By Kyra Arena, Written Communications Assistant
As an alumna of UConn, Girija Marathe has learned the value of embracing every opportunity that comes her way. Throughout her journey, she has encountered countless situations where she had to roll up her sleeves and dive headfirst into something unfamiliar or challenging. And while it may be intimidating at first, she has always come out on the other side stronger. So, don’t be shy about getting your hands dirty – it is through these experiences that we grow and learn the most.
Marathe is currently a senior engineer at a Fortune 500 Company, Otis, which is the largest manufacturer of vehicle transportation systems. Marathe’s primary responsibility is to support and sustain materials engineering activities. She provides materials engineering support for Otis’ supply chain, their factories, and their commitment to quality. She also performs failure analysis, reviewing, and revising of Otis material specifications in compliance with industry standards. She is further involved with developing cost effective and robust materials engineering solutions for mechanical components of elevators. “Some of my projects are surface engineering of shafts, electronic safety actuators, analyzing coating alternatives on belt cords, and developing and understanding the failure mechanism of safety friction surfaces,” she says.
Prior to her job at Otis, Marathe served as a senior metallurgist at Schaeffler Aerospace. Her role was to maintain bearing quality from raw materials through to the final product stage. She oversaw new heat treat process development to meet customer requirements, wrote internal quality documents and procedures for their Heat Treat and Metallurgical laboratory, and audited heat treat and metallurgical labs at the Danbury and Winsted Schaeffler plants. She also trained new technicians about new customer and internal metallurgical requirements, and performed metallurgical failure analysis on returned parts. “One of the projects which I cherish the most from my time at Schaeffler involved working with the vacuum carburizing process. That included installation of the furnace, process development of the ring component subject to respective customer approvals, writing internal documentation, and ultimately helping to get the plant ready for NADCAP certification for vacuum carburizing process in order to be certified by the Aerospace Auditing committee for full time production,” states Marathe.
The field of materials science and engineering is still very male-dominated, and Marathe acknowledges that she faced some challenges and pushback when she first started her career. “In the beginning, I sensed that sometimes my suggestions and inputs were ignored in meetings, or even passed off by others as their [male coworkers] own,” she says. “However, a short time after I realized this, I started building alliances across teams and got more vocal about my suggestions.” Thus, Marathe’s determination and hard work led to significant accomplishments and successes within her career.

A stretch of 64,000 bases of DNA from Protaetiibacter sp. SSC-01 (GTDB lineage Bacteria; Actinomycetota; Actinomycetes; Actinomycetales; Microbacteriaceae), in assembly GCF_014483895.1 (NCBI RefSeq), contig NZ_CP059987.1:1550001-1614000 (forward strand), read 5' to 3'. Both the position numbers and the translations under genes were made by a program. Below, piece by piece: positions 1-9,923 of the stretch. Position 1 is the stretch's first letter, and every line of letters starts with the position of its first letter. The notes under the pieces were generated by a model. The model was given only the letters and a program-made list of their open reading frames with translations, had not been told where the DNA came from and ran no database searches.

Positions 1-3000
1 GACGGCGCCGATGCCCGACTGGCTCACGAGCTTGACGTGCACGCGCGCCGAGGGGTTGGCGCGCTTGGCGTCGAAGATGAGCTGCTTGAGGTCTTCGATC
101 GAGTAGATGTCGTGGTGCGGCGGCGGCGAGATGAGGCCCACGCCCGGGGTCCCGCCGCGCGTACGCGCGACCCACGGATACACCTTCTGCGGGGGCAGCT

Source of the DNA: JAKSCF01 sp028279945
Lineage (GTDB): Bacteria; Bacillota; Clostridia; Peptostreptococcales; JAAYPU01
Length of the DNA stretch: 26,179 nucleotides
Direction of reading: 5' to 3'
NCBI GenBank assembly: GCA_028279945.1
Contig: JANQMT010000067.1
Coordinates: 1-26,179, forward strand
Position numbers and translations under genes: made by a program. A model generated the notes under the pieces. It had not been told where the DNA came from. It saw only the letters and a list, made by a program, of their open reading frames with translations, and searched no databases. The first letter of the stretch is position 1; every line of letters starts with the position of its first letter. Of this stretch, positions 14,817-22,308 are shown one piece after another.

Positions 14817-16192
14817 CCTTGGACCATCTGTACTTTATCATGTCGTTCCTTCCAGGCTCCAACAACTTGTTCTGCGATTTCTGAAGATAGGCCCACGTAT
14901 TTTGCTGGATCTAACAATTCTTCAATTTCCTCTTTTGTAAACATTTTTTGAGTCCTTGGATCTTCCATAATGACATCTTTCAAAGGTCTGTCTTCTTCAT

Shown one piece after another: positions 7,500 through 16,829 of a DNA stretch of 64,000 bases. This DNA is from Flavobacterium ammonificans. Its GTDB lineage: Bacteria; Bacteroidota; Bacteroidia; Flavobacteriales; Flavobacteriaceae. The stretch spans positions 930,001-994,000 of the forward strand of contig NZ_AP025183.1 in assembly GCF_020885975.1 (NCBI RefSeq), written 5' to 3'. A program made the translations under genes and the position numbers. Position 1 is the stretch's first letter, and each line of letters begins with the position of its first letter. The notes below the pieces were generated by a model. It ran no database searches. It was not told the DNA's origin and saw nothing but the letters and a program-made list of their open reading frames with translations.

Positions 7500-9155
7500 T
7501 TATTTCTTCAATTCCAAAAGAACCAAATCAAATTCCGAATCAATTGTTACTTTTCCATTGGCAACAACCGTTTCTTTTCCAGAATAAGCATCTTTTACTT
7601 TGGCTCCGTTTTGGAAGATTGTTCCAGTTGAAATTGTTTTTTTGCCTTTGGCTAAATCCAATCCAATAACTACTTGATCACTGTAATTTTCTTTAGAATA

Marathe joined the field of materials science and engineering due to a close family friend who was a MSE professor at her undergraduate university. She later decided to pursue a higher degree in MSE and earned her Ph.D. from UConn in 2011. “I chose to attend UConn because there were very few universities which had metallurgical engineering programs with active research in the field of powder metallurgy or mechanical metallurgy,” she says.
At UConn, Professor Herbert served as a key role model in Marathe’s journey as a graduate student. “Professor Hebert’s calm persona and empathetic nature really supported me through my studies. UConn also enabled me to expand my horizons by exposing me to other materials technologies like developing bulk laminates using ARB, metallic glass,” Marathe says. “I was very fortunate to have a tightly knit and collaborative group of friends and fellow researchers who helped me overcome challenges faced during my graduate journey.”
She also has some helpful advice for students looking to pursue a career in MSE. “One very important lesson I learnt in my career was to gain a few years of experience in the manufacturing and production world. Shopfloor and production floor experience really helped me understand the importance on how real time problems can impact the production and quality of the product,” Marathe states. “Don’t be shy to get your hands dirty while working on the production floor. Be eager to learn something new every day.”